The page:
The opinions expressed in this article are the writer’s own and do not reflect the views of Her Campus.
Since I could remember people always talked to me about college. Whether they were describing their experiences, telling me about their favorite college football team, or pressuring me to go to the school they graduated from, college has always been a large topic. I mean on top of the constant reminders from friends, mentors, and my parents I was surrounded by different types of media portraying college life. I had so many expectations for what college life would be like and now that I’ve started its time to ask: Has the experience matched my expectations?
Just for context, I wasn’t expecting college to be anything like I had seen in the movies. I mean I didn’t have high expectations but they were definitely realistic. I knew I would be surrounded by new people and new ideas. What I didn’t expect was flashbacks from when I was socially awkward; the phase I’m sure we all remember whether we want to or not. One of the first things I got a taste for was the social aspect of college. One of the advantages I had as an on campus student was being able to attend a variety of events with ease. Sure it was a great way to meet new people, but the awkward tension of not knowing how to start a conversation is unbearable. However, the more you get to know people the easier it is to socialize. One thing no one tells you though is friend groups aren’t as easy as they were before. I’ve been lucky enough to be able to find a great group of friends and have regular hang out sessions and chat, but I know that isn’t the case for everyone. Despite having great conversations sometimes its hard to hang out regularly because everyone has their own schedule.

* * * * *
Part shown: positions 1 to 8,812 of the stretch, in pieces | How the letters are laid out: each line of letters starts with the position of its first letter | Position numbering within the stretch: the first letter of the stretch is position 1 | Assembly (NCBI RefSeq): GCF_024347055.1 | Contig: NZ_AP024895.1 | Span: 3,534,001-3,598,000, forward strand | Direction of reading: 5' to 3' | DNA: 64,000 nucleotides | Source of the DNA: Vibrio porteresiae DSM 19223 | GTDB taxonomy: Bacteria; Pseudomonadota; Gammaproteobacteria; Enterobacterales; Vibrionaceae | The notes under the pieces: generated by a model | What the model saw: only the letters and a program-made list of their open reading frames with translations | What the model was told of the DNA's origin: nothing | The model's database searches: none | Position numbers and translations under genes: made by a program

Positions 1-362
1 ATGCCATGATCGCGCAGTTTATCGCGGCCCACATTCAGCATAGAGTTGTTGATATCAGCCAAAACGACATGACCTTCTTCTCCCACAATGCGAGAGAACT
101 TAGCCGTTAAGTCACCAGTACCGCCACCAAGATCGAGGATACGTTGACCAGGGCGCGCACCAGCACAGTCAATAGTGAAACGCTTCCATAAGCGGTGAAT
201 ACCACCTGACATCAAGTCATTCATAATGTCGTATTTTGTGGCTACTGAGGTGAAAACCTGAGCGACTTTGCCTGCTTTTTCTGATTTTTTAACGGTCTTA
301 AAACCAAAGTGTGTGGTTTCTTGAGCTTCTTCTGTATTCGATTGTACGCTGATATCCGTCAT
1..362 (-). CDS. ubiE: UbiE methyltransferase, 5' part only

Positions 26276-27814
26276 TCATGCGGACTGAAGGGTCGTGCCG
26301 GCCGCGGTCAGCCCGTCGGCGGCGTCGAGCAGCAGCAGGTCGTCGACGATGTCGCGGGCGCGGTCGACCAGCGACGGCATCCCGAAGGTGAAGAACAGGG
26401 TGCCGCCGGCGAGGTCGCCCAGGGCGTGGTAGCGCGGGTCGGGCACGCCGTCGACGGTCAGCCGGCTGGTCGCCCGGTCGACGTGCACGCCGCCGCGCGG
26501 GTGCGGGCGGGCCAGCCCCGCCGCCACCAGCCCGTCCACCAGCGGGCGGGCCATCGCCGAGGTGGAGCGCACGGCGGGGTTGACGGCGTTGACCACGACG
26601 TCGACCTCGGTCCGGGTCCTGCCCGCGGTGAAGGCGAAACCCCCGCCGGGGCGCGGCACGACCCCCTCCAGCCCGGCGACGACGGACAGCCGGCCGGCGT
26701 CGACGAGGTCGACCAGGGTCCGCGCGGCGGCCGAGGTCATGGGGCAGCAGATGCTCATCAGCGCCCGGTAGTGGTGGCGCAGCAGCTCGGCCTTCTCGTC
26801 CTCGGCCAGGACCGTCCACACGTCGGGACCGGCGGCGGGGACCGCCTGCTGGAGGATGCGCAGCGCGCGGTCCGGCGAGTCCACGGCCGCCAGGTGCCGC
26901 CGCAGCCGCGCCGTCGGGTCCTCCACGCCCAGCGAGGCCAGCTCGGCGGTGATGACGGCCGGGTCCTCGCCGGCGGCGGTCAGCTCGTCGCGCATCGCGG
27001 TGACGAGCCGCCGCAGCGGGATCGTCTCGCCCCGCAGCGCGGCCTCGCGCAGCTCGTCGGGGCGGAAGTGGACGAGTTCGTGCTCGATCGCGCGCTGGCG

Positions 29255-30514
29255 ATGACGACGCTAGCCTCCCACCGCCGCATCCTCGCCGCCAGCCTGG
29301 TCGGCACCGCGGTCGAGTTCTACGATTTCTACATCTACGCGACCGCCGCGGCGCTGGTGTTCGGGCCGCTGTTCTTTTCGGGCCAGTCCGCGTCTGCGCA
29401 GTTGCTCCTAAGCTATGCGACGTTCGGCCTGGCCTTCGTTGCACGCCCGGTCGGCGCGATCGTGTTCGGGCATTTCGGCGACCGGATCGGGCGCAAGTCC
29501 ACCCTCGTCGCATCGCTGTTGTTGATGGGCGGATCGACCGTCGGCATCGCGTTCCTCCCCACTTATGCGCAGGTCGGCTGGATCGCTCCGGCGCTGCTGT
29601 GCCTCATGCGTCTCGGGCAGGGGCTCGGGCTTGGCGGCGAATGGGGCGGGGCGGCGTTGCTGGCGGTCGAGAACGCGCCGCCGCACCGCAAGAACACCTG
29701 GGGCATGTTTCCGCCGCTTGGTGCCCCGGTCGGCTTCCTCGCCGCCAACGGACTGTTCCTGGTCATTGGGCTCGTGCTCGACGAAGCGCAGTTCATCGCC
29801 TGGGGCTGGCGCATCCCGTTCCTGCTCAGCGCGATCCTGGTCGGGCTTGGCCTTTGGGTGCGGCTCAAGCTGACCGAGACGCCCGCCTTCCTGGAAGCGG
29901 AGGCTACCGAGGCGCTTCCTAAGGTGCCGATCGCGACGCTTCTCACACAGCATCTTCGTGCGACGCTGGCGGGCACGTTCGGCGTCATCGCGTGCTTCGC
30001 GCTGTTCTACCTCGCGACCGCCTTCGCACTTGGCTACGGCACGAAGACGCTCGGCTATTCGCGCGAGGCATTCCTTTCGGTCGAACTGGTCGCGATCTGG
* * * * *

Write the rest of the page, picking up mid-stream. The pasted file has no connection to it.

That’s another thing I hear used to hear all the time too, “Everyone is on a different pace during college.” That has been the expectation that had a completely different reality when I started college. Although this is my first year at my college, I have enough credits to classify as a junior. Being around friends that did dual credit like myself, it’s a relief that I have a group of people that understand the feeling of being a eighteen year old in a class with twenty year old’s. However, I have experienced the opposite multiple times. While some of my friends are the same major, one of the things they talk about that makes me feel like the odd one out is taking pre-requisites. No hate to anyone, wherever they may be in the college process, but it felt strange not being able to relate to the conversation. In all honesty I think I expected more of a community but in reality I am on my own, and after a couple of month of college I am starting to get more comfortable with the idea of independence.
Although I have my support system like my family, college really showed me what it’s like to be independent. I still remember the words of advice my tia gave me the week before I started college. “You’re on your own now, It’s time to look out for yourself and we can’t help you.” Yes she did say that, and, although I may not have appreciated it at first, it was the crashing reality check I needed. Her words held a truth to them because they’re completely true. I need to look out for myself, no teachers are going to remind me to turn in late assignments and my mom won’t clean my dorm or do my laundry. The responsibilities of adulthood aren’t that far away and now is the time to learn lessons inside and outside the classroom.
In reality, nothing is ever like what we expect it to be. I mean I kind of expected college to be Monsters University, which is obliviously unrealistic, but the point is I expected to find my group, excel in classes, and have those moments that make life feel like a movie. Thinking about the question now: is college up to my expectations? No, but that isn’t necessarily a bad thing. Not only am I experiencing something new and learning valuable lessons like independence, networking, and just how to make friends but it’s all unexpected. Sometimes the unexpected is a pleasant surprise.